December 16, 2011 · 0 Comments
By Chris Spannos:
As news of the U.S. withdrawal from Iraq now occupies headlines, the New York Times has swept Pfc. Bradley Manning aside as a non-news story for the “paper of record.”
Yesterday and today the Times stretched large images depicting the U.S. departure from Iraq across its front page. However, neither of these two print editions contain articles on Manning or today’s pretrial.
Manning is suspected of being the whistleblower that leaked hundreds-of-thousands of classified documents and military videos to Wikileaks, such as, the “Collateral Murder” video, the Afghan and Iraq “War Logs” and also “Cable Gate”—the largest leaks in history.
Manning’s pretrial began today and is being held under tight security at Fort Meade in Maryland.
The Times only mention of Manning today is online in an article titled “Hearing for Soldier in WikiLeaks Case” by Scott Shane, which was published at 8:25 AM EST.
If found guilty Manning could prove to be one of the Times’ most important sources since Daniel Ellsberg. Ellsberg blew the whistle on U.S. atrocities in the Vietnam War in what is known as the “Pentagon Papers.” The New York Times published its first front-page story about the Papers in 1971.
In his article today, Shane tells Times readers about chat logs, first published by Wired magazine, and that are supposed to be incriminating evidence against Manning:
In Web chat logs later made public by Wired magazine, Private Manning – identified in the logs only by a screen name – discussed his feelings of depression and loneliness and his motives for diverting the secret material to a ‘crazy white haired dude,’ Mr. Assange.
I spoke with Julian Assange last September for an extensive in-person video interview about his experience partnering with the Times to release the Iraq and Afghan War Logs. In the interview I asked Assange about the Times treatment of Bradley Manning and also about the chat logs:
CS: The Times describes Manning on his bio page as a ‘suspected’ source of many of these documents and a lot of the material that Wikileaks has been publishing. They also say that he describes this material in some chat logs, in a chat room. I’m wondering what you see as the problem with this—the dual positioning of Manning in this argument and also the technical problem with the chat logs…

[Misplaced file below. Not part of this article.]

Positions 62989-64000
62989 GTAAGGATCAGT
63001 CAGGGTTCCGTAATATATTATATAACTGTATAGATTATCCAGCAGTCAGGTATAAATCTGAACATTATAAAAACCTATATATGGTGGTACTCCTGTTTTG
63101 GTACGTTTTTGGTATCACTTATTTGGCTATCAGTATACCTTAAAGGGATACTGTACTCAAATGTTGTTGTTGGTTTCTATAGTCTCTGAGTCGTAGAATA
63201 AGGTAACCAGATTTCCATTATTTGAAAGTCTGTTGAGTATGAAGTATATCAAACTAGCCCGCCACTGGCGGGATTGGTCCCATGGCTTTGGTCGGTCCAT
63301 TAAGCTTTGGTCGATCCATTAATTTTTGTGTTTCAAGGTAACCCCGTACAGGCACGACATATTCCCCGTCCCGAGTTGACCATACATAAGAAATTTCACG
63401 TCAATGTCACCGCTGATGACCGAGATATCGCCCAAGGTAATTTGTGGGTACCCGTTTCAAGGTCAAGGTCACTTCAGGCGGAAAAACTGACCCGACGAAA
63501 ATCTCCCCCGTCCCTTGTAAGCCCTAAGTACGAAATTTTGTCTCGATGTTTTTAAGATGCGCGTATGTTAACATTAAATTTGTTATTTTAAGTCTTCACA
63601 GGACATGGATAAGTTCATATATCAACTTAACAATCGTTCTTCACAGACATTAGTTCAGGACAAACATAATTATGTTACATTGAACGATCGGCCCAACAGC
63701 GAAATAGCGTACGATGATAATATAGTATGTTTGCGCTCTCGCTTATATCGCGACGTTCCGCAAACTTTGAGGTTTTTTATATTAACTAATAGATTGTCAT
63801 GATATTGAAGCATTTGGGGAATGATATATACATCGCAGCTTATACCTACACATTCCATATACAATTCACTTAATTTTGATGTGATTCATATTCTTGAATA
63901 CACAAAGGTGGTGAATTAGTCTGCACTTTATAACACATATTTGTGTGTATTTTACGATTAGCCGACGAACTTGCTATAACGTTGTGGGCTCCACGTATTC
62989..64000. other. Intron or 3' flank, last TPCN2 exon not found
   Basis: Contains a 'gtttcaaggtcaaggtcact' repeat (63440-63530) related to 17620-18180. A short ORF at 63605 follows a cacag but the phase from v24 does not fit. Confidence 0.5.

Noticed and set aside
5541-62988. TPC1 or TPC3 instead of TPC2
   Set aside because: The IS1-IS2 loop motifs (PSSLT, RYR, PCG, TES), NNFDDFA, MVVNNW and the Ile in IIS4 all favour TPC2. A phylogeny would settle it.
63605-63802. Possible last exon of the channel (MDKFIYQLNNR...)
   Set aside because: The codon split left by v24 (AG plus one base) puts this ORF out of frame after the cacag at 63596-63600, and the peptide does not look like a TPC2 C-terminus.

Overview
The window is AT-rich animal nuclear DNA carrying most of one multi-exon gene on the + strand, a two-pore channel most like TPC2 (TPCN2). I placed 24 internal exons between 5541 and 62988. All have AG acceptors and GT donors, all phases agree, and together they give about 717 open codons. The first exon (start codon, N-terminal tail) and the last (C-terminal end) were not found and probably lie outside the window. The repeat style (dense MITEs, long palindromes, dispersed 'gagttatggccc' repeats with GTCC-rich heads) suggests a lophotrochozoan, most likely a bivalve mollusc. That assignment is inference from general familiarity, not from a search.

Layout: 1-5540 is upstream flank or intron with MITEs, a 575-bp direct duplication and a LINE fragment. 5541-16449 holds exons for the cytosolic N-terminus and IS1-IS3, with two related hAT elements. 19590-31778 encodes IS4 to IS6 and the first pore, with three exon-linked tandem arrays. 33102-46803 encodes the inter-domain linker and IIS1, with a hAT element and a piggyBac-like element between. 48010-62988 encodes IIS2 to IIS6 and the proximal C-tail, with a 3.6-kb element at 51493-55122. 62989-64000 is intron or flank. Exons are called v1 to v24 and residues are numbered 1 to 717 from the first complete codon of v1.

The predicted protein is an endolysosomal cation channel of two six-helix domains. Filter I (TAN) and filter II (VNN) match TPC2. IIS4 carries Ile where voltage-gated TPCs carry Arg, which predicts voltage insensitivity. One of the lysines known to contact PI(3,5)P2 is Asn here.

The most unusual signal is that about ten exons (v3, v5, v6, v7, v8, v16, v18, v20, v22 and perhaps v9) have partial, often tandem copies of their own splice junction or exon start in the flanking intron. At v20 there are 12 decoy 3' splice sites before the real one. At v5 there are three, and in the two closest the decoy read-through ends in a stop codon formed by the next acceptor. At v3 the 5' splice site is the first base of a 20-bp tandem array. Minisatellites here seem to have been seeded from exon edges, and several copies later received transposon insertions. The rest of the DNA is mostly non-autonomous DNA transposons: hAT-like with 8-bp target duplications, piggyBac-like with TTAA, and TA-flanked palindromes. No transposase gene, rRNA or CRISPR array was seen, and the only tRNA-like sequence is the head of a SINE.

JA: Yeah, these so called ‘chat logs’ are material handed over by a convicted felon who owed the U.S. government $60,000 from a previous conviction. And he became an informer and a publicity hound, and convicted of computer hacking. So chat logs, you can just type them up. We have no idea whether those chat logs are accurate or not. It is impossible to say. But if Bradley Manning was the source for the Afghan War Logs or other material he is a source of the New York Times. The New York Times is therefore saying, in saying that these chat logs are accurate, they’re going ‘he is the source.’ So they are exposing their source in making statements like that.
Julian goes on to say how the Times treats its sources:
“I think the New York Times treats its very high-level politically powerful sources rather well. In fact it gives them the spin they want when they hand something over to pursue their agenda. Manning, I presume, is seen by the New York Times to be just a low level soldier. And so it doesn’t matter. If he is a source for the New York Times it doesn’t matter because he can be just swept aside. He’s not politically powerful. He does not have any connections.”
The convicted felon that Assange mentions, and who is the source of the chat logs that supposedly incriminate Manning, is Adrian Lamo. Times’ readers may be interested in knowing, as the Times reported in 2003, that Lamo was arrested for hacking into the Times’ computer network and gaining access to private information. He was arrested, having created “fictitious user identities and running up $300,000 in database research charges…”
It is noteworthy that whenever the Times reports on Manning and Lamo in the same article they only refer to Lamo as a “hacker,” “ex-hacker” or “former hacker,” but fail to mention his extensive breach hacking into the Times.
The obvious question is “Why does the Times accept Lamo’s evidence against Manning unquestioningly?”
With Bradley Manning’s pretrial date having arrived and continuing into next week, the New York Times should equally report on the political and technical ambiguity of the chat logs and their source, Adrian Lamo, every time they mention them as potential evidence against Manning.
Assange concluded our discussion by highlighting the dangers of the Times reporting:
“The problem is, by naming him as the source, the prosecutor will just take that and go ‘Well, look, you were working with Julian Assange and WikiLeaks, Julian Assange must have said something to you for you to write that statement…’ And then they present this to a military jury. It is very very dangerous. (View interview segment online)
Very dangerous indeed.
Chris Spannos is Editor of NYT eXaminer.